Acrostics (ka bshad), 6, 8, 191, 200 n. 48,
267, 282
African literature, 58 n. 27, 307, 321–22;
modern Tibetan literature vs., 48, 59
n. 44, 196, 218, 318. See also Colonial-
ism
Alai (A legs), xxix, 59 n. 52, 177, 180,
227; ethnic identity and, 50, 225,
226, 230, 233, 234 n. 13; Red Poppies
(Chen’ai luoding), xxi, xxx, 182, 204,
225–33
Allegories, 75–76, 228
Amdo (A mdo): as literary subject, 21,
29 n. 65, 31 n. 100, 45, 52; ethnic
composition of, 38; predominance of
writers in, xxxi, xxxiv n. 4, 49; pub-
lishing in, xxv
American literature. See European and
North American literature
Amnye Machen Institute, xxviii, 289,
295, 296–97, 300, 322
Anglophone writers, xxxii, 291–95. See
also individual writers
Anyön Trashi Döndrup, 153, 166 n. 49,
168 n. 78, 237; The Sound of Autumn
(Ston gyi rang sgra), 248–51
Aphorisms (legs bshad), xvii, 89, 200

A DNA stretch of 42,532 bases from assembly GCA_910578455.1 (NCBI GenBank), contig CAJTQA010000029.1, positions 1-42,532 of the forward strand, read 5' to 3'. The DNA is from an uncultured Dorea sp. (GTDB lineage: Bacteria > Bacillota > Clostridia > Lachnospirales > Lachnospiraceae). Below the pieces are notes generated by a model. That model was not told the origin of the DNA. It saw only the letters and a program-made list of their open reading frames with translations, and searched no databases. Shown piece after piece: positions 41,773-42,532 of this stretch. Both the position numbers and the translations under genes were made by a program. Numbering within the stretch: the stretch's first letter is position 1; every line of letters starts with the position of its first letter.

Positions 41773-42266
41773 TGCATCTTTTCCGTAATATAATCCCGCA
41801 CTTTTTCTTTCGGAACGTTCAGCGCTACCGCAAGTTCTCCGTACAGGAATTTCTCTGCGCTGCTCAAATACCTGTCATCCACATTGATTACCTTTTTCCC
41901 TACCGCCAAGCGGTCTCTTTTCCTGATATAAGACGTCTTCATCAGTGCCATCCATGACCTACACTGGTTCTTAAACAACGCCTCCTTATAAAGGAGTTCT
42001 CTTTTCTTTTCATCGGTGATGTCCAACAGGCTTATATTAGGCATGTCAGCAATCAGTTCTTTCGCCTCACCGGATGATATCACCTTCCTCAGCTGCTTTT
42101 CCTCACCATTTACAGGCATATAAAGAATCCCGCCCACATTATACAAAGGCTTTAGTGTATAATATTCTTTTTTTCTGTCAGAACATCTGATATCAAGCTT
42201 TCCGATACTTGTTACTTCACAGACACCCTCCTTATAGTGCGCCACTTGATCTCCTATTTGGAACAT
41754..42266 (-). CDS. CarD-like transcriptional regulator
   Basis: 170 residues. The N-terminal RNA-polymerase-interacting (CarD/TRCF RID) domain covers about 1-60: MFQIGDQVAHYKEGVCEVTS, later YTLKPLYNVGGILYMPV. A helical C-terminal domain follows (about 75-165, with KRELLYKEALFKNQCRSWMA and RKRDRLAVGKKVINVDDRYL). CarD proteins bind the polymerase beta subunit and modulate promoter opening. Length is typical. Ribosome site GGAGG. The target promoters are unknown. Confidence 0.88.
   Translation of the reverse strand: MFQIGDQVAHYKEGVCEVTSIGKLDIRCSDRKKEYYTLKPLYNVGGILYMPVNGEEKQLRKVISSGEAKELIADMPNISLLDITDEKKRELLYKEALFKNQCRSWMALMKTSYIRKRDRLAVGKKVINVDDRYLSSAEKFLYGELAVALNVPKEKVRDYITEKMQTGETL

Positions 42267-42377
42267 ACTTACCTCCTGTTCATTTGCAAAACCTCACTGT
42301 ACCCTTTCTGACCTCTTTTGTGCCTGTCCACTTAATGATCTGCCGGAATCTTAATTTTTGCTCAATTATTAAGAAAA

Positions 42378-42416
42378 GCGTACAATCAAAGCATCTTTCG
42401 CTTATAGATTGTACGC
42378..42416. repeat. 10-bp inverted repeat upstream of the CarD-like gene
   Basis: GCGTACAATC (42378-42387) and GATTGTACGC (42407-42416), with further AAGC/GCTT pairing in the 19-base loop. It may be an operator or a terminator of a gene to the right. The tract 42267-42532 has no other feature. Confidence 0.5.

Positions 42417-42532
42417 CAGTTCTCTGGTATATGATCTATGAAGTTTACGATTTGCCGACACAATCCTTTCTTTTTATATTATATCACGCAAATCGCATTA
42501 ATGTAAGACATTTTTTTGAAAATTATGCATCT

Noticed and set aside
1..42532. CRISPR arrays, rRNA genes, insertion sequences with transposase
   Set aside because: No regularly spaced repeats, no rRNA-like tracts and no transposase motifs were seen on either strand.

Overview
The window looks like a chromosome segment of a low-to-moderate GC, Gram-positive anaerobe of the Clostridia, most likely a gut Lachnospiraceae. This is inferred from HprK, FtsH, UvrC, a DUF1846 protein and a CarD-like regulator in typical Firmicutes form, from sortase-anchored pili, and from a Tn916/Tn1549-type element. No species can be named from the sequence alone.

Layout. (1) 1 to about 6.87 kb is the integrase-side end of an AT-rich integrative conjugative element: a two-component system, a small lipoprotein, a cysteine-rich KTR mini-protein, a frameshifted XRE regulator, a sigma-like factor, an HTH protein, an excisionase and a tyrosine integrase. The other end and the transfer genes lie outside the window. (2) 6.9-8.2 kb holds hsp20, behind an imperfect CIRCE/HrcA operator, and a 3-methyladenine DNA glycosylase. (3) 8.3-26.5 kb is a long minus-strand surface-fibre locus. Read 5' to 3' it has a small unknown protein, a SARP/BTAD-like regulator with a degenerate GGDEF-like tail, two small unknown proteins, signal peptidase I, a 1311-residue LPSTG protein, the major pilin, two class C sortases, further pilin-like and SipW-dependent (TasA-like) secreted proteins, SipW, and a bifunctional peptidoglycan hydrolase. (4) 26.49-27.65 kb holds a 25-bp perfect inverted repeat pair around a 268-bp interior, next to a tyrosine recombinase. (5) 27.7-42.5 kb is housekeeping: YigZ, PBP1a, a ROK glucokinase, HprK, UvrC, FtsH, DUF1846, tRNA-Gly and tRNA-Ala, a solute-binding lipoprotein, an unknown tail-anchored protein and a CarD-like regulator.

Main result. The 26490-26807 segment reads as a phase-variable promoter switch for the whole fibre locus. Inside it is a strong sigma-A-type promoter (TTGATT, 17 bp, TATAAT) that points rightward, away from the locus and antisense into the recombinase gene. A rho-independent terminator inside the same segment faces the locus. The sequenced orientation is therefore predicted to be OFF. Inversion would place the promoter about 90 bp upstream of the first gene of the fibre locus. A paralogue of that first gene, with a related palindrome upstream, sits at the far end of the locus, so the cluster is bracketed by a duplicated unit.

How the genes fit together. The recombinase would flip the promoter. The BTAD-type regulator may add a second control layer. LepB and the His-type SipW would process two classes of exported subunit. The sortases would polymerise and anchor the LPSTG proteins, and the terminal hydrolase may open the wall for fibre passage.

n. 48, 282
Autobiographies, xviii, xxxvi n. 22, 59
n. 45, 226; “daily accounts” (nyin
tho), 68
Bhuchung D. Sonam, 293, 326 n. 66
Bilingual writers, 178, 182–84
Blang dor (selectivity), 88, 96, 100, 105
Borges, Jorge Luís, xxi, 307, 320
Censorship, 45, 163 n. 14, 168 n. 67,
187, 223 n. 41, 224 n. 49, 319; avoid-
ing, 216–18; Weise and, xvi, xxxv n. 9,
xxxv n. 12
Chab shog, 11
Chen Rangsé, 138, 142
Chinese Communist Party (CCP): dis-
illusionment with, 45, 48, 114–16,
204; education and, xxiv, 23, 174; first
generation of writers and, 14–22,
39–45; language and, 61–62, 136,
174–75, 244, 255; as literary subject,
14–17, 20, 39–45, 149, 165 n. 29, 207,
213, 214, 217, 222 n. 35, 223 n. 42,
232; religion and tradition attacked
by, 95, 114, 155–57, 158, 168 n. 65,
169 n. 67, 216, 223 n. 41; sanctioned
literature and, xxvii, xxxii, 3, 67,
71–73, 76, 81, 92, 319; Yan’an Talks,
34, 39
Chinese writers, 39; literary innovation
by, 64, 203, 208; Tibetan writers
influenced by, 141, 182, 190, 269;
Tibetan writers’ influence on, 219
Chögyam Trungpa, 283, 293, 294
Colonialism, 158, 303, 314; British, 320,
Index
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